The menswear writer explores his favourite style and craft haunts in Seven Dials
Over the years, Seven Dials has gradually added to its repertoire of notable names in the menswear sphere. It’s got to the point where there’s such a rich and diverse offering that whatever your cup of tea might be, there’s always something there to pique your interests. However, for me, it’s the same small handful of names that keeps me coming back time and time again.
I’ve always been incredibly fond of Carhartt, which is a business that was founded in 1889 and is still family-owned. Worn by practically every single labourer in the US, when ‘workwear’ became fashionable in the noughties, it naturally enjoyed much success. Even still, the brand’s aura has not diminished whatsoever and it’s still the go-to for invisible clothing. There’s something to be said about Fred Perry, too, which has equal amounts of cult status. I’ve always been impressed with how attentive and knowledgeable the staff are about their employer and the company’s nuances, of which there are many. Whatever sense of style you subscribe to, Fred Perry is so indoctrinated in menswear it always seems to work.
Nearby on Earlham Street is Farah, another institution of British fashion that has its flagship in Seven Dials. The workwear and vintage inspired brand was founded a century ago in Texas but really found its groove when it was reinvented in Britain in the 1970s. Farah is as known for its reliable casuals and basics as much as for being unafraid of colour and pattern. While previously trousers were what the brand was known for, now Farah’s flattering knits, shirts and jersey are just as popular, and understandably so. Another must-visit in Seven Dials is The Vintage Showroom, which is a little treasure trove of a store helmed by two of the most knowledgeable people in the industry. Many leading designers start their creative process here and so if you need a reason to lose time, look no further.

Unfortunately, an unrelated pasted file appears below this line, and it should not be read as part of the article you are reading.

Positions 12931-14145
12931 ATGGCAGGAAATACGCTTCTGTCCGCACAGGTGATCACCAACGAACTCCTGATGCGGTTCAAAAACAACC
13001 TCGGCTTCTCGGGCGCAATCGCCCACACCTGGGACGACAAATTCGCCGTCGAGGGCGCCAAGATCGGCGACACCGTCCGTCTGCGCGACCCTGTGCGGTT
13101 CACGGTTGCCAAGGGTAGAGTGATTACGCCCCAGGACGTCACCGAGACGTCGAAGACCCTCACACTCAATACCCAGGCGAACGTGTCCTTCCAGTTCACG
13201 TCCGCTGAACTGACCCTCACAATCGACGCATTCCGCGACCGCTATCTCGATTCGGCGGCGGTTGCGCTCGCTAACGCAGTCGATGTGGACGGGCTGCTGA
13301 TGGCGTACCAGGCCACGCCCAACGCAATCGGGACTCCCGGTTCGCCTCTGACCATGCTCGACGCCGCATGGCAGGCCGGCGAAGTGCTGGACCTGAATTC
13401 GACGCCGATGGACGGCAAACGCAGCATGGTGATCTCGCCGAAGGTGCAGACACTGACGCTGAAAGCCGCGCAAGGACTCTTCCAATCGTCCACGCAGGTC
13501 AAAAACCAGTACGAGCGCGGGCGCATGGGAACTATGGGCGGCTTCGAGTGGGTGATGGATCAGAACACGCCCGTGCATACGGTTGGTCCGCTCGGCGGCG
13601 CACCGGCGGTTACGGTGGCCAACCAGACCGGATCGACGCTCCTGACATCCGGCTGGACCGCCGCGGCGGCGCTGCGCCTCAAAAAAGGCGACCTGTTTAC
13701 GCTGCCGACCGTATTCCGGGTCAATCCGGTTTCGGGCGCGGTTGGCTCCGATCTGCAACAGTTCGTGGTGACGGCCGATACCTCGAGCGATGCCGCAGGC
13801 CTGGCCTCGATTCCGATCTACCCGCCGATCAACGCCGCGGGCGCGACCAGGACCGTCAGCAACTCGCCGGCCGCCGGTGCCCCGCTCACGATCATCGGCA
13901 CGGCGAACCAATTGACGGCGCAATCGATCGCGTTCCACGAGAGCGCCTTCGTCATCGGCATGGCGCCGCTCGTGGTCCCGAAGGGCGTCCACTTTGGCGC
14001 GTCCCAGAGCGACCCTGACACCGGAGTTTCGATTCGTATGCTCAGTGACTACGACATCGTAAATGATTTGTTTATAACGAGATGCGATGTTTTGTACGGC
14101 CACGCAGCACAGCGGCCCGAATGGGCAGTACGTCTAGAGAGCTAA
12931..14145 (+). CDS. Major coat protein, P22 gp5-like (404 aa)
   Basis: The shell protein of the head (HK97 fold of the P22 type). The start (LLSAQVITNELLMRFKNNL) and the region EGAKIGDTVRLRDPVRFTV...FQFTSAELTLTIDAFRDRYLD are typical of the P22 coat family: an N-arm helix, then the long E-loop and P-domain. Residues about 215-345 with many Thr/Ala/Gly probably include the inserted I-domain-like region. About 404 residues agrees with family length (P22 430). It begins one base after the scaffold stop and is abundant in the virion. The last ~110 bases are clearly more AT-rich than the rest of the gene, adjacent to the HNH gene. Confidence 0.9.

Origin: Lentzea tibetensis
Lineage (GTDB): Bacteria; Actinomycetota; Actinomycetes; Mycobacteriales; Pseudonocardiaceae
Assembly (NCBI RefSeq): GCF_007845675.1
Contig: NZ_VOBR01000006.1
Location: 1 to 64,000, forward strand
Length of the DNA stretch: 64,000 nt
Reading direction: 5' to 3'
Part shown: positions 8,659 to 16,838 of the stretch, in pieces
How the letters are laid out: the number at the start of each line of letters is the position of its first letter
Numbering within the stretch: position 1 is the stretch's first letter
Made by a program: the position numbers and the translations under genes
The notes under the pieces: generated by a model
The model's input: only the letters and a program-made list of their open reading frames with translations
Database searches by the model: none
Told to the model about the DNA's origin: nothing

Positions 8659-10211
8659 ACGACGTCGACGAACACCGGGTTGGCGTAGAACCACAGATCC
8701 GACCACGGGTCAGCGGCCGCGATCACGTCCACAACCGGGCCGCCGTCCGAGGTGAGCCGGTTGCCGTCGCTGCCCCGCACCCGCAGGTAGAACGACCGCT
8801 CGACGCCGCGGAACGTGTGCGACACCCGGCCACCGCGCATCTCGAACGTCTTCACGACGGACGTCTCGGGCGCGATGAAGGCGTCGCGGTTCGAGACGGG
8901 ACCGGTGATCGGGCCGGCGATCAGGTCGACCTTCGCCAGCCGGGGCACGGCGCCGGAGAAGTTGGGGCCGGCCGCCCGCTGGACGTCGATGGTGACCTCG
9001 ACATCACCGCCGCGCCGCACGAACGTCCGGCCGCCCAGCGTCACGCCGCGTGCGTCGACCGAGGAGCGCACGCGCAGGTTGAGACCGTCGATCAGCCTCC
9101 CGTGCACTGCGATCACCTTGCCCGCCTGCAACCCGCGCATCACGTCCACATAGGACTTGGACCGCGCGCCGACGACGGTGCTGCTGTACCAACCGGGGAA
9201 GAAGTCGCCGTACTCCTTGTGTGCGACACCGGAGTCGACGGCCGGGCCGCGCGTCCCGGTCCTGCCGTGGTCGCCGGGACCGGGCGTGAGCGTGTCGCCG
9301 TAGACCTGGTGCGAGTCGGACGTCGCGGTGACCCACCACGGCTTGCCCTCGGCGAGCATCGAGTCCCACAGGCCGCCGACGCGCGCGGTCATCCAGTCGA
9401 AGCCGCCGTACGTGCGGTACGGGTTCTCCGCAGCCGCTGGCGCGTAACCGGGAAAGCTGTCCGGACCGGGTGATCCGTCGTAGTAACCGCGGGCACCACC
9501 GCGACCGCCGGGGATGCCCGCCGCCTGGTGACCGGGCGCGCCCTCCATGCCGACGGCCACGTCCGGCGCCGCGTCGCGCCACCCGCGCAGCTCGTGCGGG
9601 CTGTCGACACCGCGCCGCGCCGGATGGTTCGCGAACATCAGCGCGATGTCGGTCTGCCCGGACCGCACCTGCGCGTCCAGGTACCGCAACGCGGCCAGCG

In 2016, Duke + Dexter stuck its mast on Earlham Street and has established itself as a flag bearer for the area. In terms of aesthetics, it foregoes the traditional design aspects of a British footwear brand but it’s young, exciting and fresh and proudly boasts a Made in England approach to manufacturing. There’s an in-store customisation offer that’s fun to explore.
Moving on to something more emotive, when it comes to wearing fragrance I’ve always paired it with what I look like, rather than feel like. Shorts and T-shirt requires a floral or citrus scent, for instance. Luckily, for visitors to Seven Dials, there’s a Le Labo on Monmouth Street and there they compound (mix) everything onsite in the store – which is something you rarely see and gives it a luxury certification.
All in all, there’s so much to like about Seven Dials and when you take into account everything else like bars, coffee shops and quick and easy eats, there’s no better way to spend a Saturday afternoon in my view. From vintage to new, rugged to refined, it’s got it all.